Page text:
Name: Stacie Turner
Location: West Hartford, Connecticut, USA
You are a commercial photographer who does portraits and art photography.Do you find the techniques you apply to your art enhance your portraits and vice versa?
One thing working with a Holga really drives home for me is giving up the illusion of perfection. When you shoot digital it’s easy to try to get a “perfect” picture instead of trying to get a true picture. By limiting myself to a set number of shots with a subject with a holga I force myself both to slow down and SEE what’s happening in front of me but also to value the off beat quirky nature of my subjects. People, water, rocks – we’re all incredibly complex and chaotic and if you let yourself ride that chaos and trust what happens you can get magic that you had never expected. Once I got used to shooting that way I became similarly organic in how I worked with digital shooting. I go when the light is what I want and trust that something magical will happen (though I generally don’t limit myself to 12 shots at a time with digital.)
Most of your portraiture involves children, mothers and babies. How do you capture your subject’s personalities on film?
One thing I love about working with kids is how ruthlessly honest they are. They don’t have a hugely elaborate constructed social persona yet that they I have to work at getting them to put aside and relax. ”Just be yourself” is somethings kids just ARE whether you want them to be or not. Sometimes this means I have a portrait session with a kid who is really serious the whole time. Yesterday I shot a boy who barked like a dog the whole session. Kids just ARE and though that can be exhausting as a parent it’s great as an artist. And mothers, well, most mother’s of babies are simply too tired to dissemble.
BUT one thing that i think really helps me is that I use “weird” tools a lot. I shoot with an old TLR as well as holgas (and digital) and because the toys cameras and old cameras don’t LOOK like what people think of as a camera they relax and don’t put on “camera face” as much. One great feature of TLRs is the waist viewfinder; you can get your subject positioned how you want inside the frame, look up and interact with them and then push the shutter when they are relaxed and don’t even realize you are shooting.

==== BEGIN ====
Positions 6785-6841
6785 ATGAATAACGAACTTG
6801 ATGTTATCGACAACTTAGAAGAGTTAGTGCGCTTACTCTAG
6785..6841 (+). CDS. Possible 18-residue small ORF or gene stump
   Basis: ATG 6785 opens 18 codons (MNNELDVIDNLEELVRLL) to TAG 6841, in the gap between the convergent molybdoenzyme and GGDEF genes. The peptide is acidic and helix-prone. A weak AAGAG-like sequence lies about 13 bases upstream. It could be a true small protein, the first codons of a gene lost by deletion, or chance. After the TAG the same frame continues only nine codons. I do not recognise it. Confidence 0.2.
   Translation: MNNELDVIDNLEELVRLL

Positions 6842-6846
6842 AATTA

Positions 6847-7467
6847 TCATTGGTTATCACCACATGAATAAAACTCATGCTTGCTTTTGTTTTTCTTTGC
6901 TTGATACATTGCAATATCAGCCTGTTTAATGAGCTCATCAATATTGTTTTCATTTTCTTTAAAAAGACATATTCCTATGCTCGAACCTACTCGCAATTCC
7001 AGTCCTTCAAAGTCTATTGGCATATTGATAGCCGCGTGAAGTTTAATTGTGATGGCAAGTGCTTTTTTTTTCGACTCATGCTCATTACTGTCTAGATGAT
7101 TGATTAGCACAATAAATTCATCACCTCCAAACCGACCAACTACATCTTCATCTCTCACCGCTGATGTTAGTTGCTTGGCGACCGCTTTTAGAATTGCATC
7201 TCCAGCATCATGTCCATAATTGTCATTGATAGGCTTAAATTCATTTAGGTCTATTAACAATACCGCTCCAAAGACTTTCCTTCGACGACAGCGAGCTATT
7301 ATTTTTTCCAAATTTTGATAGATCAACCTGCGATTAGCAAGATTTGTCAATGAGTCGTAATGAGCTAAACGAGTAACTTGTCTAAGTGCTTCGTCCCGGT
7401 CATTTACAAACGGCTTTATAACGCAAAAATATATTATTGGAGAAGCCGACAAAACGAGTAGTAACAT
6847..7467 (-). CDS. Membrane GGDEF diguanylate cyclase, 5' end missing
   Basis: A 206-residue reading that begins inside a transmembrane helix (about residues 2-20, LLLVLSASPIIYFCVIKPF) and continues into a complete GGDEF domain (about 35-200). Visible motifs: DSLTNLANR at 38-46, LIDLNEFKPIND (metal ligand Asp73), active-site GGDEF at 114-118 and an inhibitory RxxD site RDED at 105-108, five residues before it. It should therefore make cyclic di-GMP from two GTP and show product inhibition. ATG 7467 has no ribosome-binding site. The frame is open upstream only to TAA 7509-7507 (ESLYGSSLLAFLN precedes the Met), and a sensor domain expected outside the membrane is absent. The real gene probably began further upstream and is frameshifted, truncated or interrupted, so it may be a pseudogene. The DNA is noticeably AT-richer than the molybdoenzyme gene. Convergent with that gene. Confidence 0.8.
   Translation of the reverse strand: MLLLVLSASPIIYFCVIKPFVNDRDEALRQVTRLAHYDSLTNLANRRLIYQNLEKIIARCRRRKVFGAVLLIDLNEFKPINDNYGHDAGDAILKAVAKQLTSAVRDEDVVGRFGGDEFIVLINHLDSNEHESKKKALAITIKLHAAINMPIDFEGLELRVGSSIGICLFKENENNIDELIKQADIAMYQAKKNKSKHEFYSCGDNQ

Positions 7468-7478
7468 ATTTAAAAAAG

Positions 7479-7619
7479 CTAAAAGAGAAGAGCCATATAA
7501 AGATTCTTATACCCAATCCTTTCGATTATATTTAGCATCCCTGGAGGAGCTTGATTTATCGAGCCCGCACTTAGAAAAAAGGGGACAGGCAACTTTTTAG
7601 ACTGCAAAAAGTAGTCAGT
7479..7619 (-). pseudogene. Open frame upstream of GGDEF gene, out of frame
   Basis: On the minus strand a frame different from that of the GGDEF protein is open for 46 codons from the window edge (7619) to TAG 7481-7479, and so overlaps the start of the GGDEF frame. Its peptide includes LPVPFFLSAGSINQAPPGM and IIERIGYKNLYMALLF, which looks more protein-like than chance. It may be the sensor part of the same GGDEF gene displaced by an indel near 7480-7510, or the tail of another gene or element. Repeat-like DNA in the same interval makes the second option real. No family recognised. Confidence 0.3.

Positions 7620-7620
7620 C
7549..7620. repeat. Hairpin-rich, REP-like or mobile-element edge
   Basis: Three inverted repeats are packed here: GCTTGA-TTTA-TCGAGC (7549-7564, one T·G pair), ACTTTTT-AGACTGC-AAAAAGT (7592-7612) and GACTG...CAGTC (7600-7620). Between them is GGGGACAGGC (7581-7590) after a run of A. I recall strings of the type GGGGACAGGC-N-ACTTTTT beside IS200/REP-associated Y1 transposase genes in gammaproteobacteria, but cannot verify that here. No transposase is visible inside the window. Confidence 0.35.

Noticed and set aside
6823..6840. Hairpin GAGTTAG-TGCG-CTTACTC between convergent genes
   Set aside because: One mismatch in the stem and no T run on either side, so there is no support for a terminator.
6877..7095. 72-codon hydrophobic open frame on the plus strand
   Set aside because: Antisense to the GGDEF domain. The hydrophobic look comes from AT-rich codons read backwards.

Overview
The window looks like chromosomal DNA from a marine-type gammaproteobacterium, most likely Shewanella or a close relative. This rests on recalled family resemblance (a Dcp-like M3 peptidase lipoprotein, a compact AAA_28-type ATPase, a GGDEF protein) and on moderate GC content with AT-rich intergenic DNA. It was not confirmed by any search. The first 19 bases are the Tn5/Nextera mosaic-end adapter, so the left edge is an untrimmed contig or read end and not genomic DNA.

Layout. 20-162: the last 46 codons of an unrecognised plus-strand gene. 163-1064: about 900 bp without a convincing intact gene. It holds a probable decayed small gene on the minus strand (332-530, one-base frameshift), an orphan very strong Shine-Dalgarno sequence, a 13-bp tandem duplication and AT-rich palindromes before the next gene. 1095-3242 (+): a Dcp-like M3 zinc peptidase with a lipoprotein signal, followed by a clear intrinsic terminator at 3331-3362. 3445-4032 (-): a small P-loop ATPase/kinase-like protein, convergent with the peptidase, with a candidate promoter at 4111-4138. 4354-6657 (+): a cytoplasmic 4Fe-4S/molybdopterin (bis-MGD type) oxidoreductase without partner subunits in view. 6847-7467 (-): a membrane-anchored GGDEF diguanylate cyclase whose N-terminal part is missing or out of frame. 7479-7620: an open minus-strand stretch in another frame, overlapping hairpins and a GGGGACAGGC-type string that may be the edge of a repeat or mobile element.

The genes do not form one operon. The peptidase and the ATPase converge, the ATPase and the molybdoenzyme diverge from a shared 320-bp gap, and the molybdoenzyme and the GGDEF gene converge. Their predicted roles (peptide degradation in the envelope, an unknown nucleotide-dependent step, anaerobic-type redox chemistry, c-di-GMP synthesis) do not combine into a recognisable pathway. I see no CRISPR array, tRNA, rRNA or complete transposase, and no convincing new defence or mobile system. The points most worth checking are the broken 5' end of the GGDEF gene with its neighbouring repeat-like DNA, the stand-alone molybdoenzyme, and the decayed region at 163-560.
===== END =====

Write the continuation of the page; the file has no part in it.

I really enjoyed the long exposure shots from your water series. Could you tell us about the technique you used?
Those are all shot using a Holga 120N with very slow film and three neutral density filters attached to the lens. Because there isn’t an ND filter (that I know of) that is designed to slip over a Holga’s lens I use poster putty to attach them. Then I put the camera on a tripod, meter, and count the seconds while I expose. I generally shoot multiple times in each location varying the exposure times by quite a lot to see what happens.
You seem to frequently experiment with your Holga; what’s the most surprising thing you’ve learned?
Well, the most embarrassing thing I’ve learned is to double check that you’ve moved your option to B before doing a long exposure shot. I’ve gotten a whole roll back that was black. Ooops. I think the most surprising thing I’ve learned is how flexible these cameras are. There is always something new to try, always something new to learn. I think the limitations of lousy focus adjustments and no aperture adjustments is really freeing because it keeps me from being able to just nitpick myself about technique and forces me to think visually and creatively. I’ve realized the limitation is never my equipment, it’s me.
Do you prefer color of B&W? Any specific type of film?
I generally prefer black and white, anything ISO 400 will do. I have, however, been falling in love with slide film and am determined to master it in the Holga. With slide’s general fussiness about exposure this is a challenge but one I am enjoying.
What’s your favorite camera to shoot with?
Oh, who can pick just one? My two favorites are Holga 120N and my Minolta Autocord.
Do you have a favorite technique you’d like to share?
I’ve been slowly working with doing long exposures with people where I ask them to sit very still except for one thing, so I’ll have them turn their heads or shake their skirt, all to try to get a sense of isolated movement.
Do you have any projects lined up for the next 12 months.
I am finishing up a series of portraits of children on the autism spectrum and want to start doing some minimalist abstractions.
Any advice for aspiring photographers?
Give yourself permission to fail. If you don’t push the boundaries of what you know you’ll never get any better, never have any fun. If a roll (or card) is filled with trash (or is, say, all black) remind yourself that failing means you’re trying, not that you are “a failure.”
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